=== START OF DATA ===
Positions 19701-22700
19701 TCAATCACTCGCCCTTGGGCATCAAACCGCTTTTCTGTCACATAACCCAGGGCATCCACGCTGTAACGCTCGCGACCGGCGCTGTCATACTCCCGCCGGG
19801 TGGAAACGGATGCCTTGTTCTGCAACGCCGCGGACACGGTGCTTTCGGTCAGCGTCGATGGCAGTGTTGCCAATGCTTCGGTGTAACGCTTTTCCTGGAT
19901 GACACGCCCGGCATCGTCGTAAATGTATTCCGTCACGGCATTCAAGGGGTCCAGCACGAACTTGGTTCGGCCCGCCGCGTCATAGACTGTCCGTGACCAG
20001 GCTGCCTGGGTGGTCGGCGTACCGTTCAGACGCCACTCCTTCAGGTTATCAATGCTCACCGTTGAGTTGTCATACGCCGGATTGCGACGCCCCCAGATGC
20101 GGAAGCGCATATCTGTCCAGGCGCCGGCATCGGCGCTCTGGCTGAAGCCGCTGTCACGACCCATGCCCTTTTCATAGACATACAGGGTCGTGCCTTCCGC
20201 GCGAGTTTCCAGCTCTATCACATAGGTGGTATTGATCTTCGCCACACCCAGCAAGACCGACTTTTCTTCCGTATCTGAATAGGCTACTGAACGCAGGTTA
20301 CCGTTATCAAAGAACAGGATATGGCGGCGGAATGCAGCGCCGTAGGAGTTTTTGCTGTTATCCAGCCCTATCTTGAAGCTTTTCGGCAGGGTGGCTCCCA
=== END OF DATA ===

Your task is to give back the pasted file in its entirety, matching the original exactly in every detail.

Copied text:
Positions 19701-22700
19701 TCAATCACTCGCCCTTGGGCATCAAACCGCTTTTCTGTCACATAACCCAGGGCATCCACGCTGTAACGCTCGCGACCGGCGCTGTCATACTCCCGCCGGG
19801 TGGAAACGGATGCCTTGTTCTGCAACGCCGCGGACACGGTGCTTTCGGTCAGCGTCGATGGCAGTGTTGCCAATGCTTCGGTGTAACGCTTTTCCTGGAT
19901 GACACGCCCGGCATCGTCGTAAATGTATTCCGTCACGGCATTCAAGGGGTCCAGCACGAACTTGGTTCGGCCCGCCGCGTCATAGACTGTCCGTGACCAG
20001 GCTGCCTGGGTGGTCGGCGTACCGTTCAGACGCCACTCCTTCAGGTTATCAATGCTCACCGTTGAGTTGTCATACGCCGGATTGCGACGCCCCCAGATGC
20101 GGAAGCGCATATCTGTCCAGGCGCCGGCATCGGCGCTCTGGCTGAAGCCGCTGTCACGACCCATGCCCTTTTCATAGACATACAGGGTCGTGCCTTCCGC
20201 GCGAGTTTCCAGCTCTATCACATAGGTGGTATTGATCTTCGCCACACCCAGCAAGACCGACTTTTCTTCCGTATCTGAATAGGCTACTGAACGCAGGTTA
20301 CCGTTATCAAAGAACAGGATATGGCGGCGGAATGCAGCGCCGTAGGAGTTTTTGCTGTTATCCAGCCCTATCTTGAAGCTTTTCGGCAGGGTGGCTCCCA